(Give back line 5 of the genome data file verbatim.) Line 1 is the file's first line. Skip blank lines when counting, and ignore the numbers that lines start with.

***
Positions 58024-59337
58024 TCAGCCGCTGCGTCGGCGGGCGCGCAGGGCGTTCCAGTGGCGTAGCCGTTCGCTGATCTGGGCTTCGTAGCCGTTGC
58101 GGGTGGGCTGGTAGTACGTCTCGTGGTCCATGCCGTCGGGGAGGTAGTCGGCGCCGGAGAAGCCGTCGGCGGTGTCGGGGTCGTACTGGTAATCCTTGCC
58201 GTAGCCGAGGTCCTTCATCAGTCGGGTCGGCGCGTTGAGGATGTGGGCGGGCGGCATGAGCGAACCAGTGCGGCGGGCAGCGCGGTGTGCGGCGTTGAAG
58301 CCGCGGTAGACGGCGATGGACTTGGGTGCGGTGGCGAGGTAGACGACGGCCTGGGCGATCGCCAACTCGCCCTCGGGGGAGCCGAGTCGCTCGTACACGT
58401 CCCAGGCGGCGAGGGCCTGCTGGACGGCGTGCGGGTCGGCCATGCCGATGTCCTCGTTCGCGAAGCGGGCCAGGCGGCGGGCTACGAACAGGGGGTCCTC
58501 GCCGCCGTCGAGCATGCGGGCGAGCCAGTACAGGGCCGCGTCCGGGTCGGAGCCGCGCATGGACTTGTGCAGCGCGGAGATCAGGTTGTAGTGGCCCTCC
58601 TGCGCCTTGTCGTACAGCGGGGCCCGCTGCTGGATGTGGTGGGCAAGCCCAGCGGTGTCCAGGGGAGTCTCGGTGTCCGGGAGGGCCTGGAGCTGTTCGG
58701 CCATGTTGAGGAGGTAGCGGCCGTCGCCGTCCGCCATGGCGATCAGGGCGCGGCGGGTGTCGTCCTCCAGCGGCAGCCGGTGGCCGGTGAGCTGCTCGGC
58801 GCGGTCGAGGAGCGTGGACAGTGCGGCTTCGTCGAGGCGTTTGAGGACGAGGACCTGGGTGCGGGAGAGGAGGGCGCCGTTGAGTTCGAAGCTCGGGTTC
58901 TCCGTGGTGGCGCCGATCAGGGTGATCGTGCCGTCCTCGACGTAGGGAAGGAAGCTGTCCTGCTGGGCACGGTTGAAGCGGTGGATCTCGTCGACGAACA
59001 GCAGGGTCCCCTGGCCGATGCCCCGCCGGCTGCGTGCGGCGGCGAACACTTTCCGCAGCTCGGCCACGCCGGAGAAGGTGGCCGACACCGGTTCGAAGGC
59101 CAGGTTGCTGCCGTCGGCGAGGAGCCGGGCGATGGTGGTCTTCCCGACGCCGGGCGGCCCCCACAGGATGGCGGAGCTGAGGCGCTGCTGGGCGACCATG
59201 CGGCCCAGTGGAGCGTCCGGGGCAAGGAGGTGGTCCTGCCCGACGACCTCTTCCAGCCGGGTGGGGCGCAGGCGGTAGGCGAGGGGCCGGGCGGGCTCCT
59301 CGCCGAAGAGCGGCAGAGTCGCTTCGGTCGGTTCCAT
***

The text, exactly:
58301 CCGCGGTAGACGGCGATGGACTTGGGTGCGGTGGCGAGGTAGACGACGGCCTGGGCGATCGCCAACTCGCCCTCGGGGGAGCCGAGTCGCTCGTACACGT